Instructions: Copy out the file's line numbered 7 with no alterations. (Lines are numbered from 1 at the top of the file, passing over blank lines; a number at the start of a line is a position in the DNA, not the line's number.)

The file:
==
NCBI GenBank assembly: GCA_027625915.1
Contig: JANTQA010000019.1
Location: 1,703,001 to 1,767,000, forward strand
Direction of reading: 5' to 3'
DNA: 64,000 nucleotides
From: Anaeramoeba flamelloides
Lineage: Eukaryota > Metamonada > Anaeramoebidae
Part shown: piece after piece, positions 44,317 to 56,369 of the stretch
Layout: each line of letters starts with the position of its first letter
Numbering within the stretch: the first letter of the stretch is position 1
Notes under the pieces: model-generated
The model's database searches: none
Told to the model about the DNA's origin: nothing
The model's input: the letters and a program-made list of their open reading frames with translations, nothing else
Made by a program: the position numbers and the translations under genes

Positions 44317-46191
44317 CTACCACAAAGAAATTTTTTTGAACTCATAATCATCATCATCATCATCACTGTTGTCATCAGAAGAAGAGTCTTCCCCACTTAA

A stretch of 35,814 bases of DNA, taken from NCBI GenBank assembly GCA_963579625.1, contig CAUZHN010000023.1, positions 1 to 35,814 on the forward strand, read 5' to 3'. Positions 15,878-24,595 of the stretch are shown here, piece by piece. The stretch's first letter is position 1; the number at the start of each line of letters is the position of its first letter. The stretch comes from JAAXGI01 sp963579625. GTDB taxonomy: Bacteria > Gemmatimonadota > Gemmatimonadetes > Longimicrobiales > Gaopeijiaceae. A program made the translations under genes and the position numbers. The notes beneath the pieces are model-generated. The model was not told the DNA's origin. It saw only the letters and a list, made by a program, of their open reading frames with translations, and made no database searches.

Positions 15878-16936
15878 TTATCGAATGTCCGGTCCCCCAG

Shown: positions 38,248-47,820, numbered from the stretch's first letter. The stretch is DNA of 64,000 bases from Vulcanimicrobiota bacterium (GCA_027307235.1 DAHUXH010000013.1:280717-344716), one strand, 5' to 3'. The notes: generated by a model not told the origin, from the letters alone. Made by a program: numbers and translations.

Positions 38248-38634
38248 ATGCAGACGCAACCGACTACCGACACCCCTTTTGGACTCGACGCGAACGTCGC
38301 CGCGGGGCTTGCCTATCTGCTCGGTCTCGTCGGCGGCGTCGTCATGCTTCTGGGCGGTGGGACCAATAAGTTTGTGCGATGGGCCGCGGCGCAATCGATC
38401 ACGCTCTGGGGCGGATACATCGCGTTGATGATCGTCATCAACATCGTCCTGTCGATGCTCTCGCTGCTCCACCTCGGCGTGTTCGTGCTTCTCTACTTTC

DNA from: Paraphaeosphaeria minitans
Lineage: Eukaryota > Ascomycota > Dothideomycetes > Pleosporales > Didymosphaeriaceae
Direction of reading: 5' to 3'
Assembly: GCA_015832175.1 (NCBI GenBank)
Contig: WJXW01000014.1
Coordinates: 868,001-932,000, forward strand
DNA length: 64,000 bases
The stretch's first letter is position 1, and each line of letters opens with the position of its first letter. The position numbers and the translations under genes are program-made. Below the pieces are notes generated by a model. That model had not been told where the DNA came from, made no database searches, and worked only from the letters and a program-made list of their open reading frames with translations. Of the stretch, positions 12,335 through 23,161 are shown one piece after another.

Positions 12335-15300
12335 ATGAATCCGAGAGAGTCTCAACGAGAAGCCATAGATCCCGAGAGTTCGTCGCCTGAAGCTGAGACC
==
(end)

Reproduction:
Lineage: Eukaryota > Metamonada > Anaeramoebidae